The ballpark site was abandoned after 1957. Gilmore Field was razed in 1958, and much of the site is now occupied by a parking lot at CBS Television City, near the Farmers Market. In September 1997, the Pacific Coast League Historical Society, CBS, and the A.F. Gilmore Company dedicated a bronze plaque in commemoration of Gilmore Field on a wall outside CBS Studio 46.

Gilmore Stadium was used for American football games at both the professional and collegiate level. The stadium was the home of the Los Angeles Bulldogs, the first professional football team in Los Angeles. The Bulldogs competed as an independent team before joining the second American Football League in 1937 and winning its championship with a perfect 8-0-0 record, the first professional football team to win its championship with an unblemished record. After the collapse of the league, the Bulldogs returned to being an independent team before joining the American Professional Football Association in 1939. The Bulldogs then became charter members of the Pacific Coast Professional Football League in 1940 and played in Gilmore Stadium until 1948, when the team moved to Long Beach, California, for its (and the league’s) final season. Gilmore Stadium was also the site of two 1940 National Football League (NFL) Pro Bowls.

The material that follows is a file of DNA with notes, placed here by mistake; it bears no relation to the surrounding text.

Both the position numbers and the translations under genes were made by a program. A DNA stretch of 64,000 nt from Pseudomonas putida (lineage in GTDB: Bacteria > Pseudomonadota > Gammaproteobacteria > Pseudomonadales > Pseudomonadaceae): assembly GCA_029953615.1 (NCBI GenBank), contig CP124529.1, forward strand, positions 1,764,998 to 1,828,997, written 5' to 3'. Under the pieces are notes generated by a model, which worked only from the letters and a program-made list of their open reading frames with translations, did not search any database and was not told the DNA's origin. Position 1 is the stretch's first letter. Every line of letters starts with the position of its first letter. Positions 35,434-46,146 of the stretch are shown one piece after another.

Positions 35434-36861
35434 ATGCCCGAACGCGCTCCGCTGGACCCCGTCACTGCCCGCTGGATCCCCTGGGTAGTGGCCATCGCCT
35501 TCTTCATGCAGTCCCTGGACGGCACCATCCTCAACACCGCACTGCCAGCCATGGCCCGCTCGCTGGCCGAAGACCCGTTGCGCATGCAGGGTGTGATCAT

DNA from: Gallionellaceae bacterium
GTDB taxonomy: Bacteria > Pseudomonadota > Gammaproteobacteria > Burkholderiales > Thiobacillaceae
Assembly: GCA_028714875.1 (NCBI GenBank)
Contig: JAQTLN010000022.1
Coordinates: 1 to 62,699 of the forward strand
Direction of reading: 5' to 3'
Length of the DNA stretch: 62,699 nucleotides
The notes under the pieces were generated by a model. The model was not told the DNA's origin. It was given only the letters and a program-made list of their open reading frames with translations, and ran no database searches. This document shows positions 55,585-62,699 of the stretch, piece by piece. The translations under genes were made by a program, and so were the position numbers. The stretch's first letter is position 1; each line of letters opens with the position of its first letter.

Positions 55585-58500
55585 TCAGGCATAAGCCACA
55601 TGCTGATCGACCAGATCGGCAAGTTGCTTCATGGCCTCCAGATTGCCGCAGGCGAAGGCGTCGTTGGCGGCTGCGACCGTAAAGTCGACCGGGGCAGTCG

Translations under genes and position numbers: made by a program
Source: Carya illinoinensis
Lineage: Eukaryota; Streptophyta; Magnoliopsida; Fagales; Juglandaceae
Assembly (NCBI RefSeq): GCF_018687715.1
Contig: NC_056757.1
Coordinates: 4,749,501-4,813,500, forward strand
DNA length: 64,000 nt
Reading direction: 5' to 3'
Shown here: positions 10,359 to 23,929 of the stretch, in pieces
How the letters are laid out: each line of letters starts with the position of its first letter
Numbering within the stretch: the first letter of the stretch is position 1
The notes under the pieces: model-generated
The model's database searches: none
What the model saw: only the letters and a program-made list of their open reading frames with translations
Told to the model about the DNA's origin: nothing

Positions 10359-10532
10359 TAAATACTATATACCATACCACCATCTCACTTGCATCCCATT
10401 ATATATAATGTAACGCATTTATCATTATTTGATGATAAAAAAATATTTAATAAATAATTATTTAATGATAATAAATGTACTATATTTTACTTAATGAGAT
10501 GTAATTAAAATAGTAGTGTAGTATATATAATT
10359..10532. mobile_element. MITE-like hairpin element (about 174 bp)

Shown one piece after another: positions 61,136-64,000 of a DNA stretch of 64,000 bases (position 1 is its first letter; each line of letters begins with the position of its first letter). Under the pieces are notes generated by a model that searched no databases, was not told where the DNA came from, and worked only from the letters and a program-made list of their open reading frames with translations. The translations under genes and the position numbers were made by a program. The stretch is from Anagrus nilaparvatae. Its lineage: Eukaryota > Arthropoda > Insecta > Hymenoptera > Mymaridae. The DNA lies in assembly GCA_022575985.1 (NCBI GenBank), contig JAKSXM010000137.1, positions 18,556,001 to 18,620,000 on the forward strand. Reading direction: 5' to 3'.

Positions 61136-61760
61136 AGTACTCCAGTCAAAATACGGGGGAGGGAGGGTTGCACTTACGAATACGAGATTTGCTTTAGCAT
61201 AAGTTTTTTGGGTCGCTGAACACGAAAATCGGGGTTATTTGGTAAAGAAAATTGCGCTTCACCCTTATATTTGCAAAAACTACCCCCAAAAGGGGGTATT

On January 14, 1940, the 1939 NFL champion Green Bay Packers met an All-Star team consisting of players from the nine other NFL clubs in the second NFL All-Star game in history. The Packers won 16 to 7.

Extra seating was added to accommodate 21,000 fans for the Pro Bowl for the 1940 NFL season. The crowd set a record as the largest to view a Los Angeles pro game. The event was held on December 29, 1940. The game pitted the 1940 NFL Champion Chicago Bears against an All-Star team from the other NFL clubs in the third NFL All-Star game. The Bears won 28 to 14.

Midget car racing was invented at the track. The track hosted midget car racing from the track’s debut in May 1934 to 1950. The 1939 Turkey Night Grand Prix was held at the track.

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Rodger Ward drove Vic Edelbrock’s midget car in a famous August 10, 1950 event at Gilmore Stadium. Ward shocked the racing world by breaking Offenhauser engine’s winning streak by sweeping the events at Gilmore Stadium that night.

Notable drivers that raced at the track include Danny Bakes, Bill Betteridge, Fred Friday, Walt Faulkner, Perry Grimm, Sam Hanks, Curly Mills, Danny Oakes, Roy Russing, Bob Swanson, Bill Vukovich, Rodger Ward, and Karl Young. Drivers that were killed at the track include Ed Haddad, Swede Lindskog, Speedy Lockwood, Frankie Lyons, and Chet Mortemore.